Our success has attracted others worried about an epidemic of loneliness in our society. Just recently my wife Vickie Cammack, and co-founder of PLAN, created TYZE – an on line resource to reduce isolation for the elderly, family caregivers, people with chronic illness, who are homeless, have cancer, are in prison, wounded in war or immigrants. It is being implemented in Canada, the US, the UK and soon parts of Europe. We expect millions will benefit from what we have learned about belonging.
We have learned that the vitality and the richness of life for all of us, is to love and to be loved – regardless of infirmity, condition, situation or vulnerability. When people belong, the soul returns, life takes on meaning and the fabric of our society is strengthened.
Isolation underpins our most pervasive environmental and social challenges. Yet, we continue to spend billions in British Columbia every year to address poverty, homelessness, chronic illness, drug dependency and climate change by funding tools of the mind.
We build housing not homes. We implement drug strategies without addressing the deepening poverty of spirit in our culture. We offer rehabilitation without providing outlets for creativity: welfare without expecting contribution; disability programs that isolate; places of work that are inhospitable; paid care that is joyless; support that erodes the natural resilience of families; and seniors services that don’t celebrate lives of contribution.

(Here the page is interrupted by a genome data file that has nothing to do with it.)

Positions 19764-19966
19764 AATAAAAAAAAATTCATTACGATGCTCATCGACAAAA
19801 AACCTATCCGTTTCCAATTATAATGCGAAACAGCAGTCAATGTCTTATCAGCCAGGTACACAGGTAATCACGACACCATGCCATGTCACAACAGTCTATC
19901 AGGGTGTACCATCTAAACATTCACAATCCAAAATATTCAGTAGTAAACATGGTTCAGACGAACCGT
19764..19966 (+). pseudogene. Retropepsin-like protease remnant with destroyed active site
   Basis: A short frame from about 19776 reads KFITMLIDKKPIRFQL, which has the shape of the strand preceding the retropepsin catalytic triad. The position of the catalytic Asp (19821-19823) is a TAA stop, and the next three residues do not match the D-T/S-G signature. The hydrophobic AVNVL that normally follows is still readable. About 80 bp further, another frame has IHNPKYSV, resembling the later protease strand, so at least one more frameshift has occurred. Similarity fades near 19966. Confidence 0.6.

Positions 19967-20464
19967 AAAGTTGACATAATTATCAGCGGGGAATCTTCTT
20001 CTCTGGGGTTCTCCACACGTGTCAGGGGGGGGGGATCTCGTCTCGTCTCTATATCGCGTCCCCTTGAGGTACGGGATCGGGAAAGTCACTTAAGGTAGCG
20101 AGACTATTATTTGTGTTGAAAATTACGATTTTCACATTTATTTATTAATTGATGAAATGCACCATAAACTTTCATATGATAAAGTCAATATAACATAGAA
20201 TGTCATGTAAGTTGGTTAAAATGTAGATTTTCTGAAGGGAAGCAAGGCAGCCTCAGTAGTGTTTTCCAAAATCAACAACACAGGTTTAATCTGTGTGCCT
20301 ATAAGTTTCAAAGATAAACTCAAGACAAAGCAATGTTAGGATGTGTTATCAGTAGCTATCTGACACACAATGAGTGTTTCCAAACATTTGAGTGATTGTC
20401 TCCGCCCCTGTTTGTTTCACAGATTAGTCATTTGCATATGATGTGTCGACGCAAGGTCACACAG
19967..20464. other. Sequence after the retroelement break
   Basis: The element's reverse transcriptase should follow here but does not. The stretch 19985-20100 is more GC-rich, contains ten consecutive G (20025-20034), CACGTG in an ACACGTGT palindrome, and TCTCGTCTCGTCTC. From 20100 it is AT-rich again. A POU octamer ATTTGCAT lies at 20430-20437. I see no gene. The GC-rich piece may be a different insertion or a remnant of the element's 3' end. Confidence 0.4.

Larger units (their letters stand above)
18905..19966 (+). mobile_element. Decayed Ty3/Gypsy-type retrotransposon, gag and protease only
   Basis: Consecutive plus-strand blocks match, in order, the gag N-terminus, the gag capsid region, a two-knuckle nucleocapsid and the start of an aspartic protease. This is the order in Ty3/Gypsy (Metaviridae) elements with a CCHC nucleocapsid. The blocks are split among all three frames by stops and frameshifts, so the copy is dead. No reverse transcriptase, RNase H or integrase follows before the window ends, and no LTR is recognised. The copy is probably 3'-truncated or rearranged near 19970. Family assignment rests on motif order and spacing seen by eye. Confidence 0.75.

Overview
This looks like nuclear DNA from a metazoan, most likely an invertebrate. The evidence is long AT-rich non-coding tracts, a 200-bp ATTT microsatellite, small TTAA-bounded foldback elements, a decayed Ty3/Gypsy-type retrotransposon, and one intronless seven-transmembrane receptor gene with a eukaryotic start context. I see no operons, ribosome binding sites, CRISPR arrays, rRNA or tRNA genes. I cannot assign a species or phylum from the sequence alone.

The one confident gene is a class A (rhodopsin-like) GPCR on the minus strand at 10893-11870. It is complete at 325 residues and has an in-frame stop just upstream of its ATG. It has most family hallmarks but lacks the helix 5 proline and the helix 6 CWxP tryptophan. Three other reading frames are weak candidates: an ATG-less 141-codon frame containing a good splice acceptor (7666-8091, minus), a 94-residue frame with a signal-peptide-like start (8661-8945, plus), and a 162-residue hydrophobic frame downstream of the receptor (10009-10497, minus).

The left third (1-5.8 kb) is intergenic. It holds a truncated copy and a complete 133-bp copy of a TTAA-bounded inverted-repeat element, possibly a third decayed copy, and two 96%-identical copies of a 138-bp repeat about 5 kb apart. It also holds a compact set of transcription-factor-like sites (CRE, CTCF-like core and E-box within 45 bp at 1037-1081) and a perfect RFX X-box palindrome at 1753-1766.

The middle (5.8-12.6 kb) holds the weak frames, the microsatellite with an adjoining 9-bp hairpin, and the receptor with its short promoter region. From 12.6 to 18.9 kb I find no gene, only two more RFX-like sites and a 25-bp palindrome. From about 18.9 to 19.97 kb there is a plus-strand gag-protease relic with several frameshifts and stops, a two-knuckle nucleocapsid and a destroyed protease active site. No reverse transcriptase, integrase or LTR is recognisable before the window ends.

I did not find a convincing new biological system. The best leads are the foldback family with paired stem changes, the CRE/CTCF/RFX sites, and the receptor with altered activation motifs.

We tackle food security without nurturing trust; plan neighbourhoods without taking ‘visitability’ into consideration. And we propose environmental strategies without addressing the soul destroying destructive pursuits of busy-ness and electronic gadgets.
We ignore the soul at our peril. It is costly financially, spiritually, emotionally and environmentally. It is in our best interests to pay attention to the ingredients of life: the heart, the spirit and our connectedness with one another.
People with disability can teach us about these ingredients. They know that when people belong, they contribute, their life has meaning, they take better care of themselves, of each other and of their environment.
We are a society TOO much in our mind. Yet our minds have not been successful in addressing our big social and environmental challenges. Perhaps we overrate the capacity of the human mind. The mind provides the skeleton for life but the soul provides the vitality, the life force, the texture, the body.
Our minds need help. They need to be accompanied by the soul, the heart and the spirit.
So I leave you tonight with a call for a different type of Global Warming. PLAN and many other organizations in Vancouver and across Canada intend to create a Revolution of Belonging. We want to move belonging from sentimentality into society’s structures.
· Check out our bilingual slow thinking website where we are exploring the rich sources of belonging.
· Contact me about our Better Together coalition here in Vancouver.
The great French mystic Simone Weill wrote: Intelligence is enlightened by love. Thanks to our sons and daughter we’ve learned to get to the heart of the matter. PLAN is much more than a disability organization. Come join us.
Let’s create a city, a region a province, a country, a world where Everyone Belongs.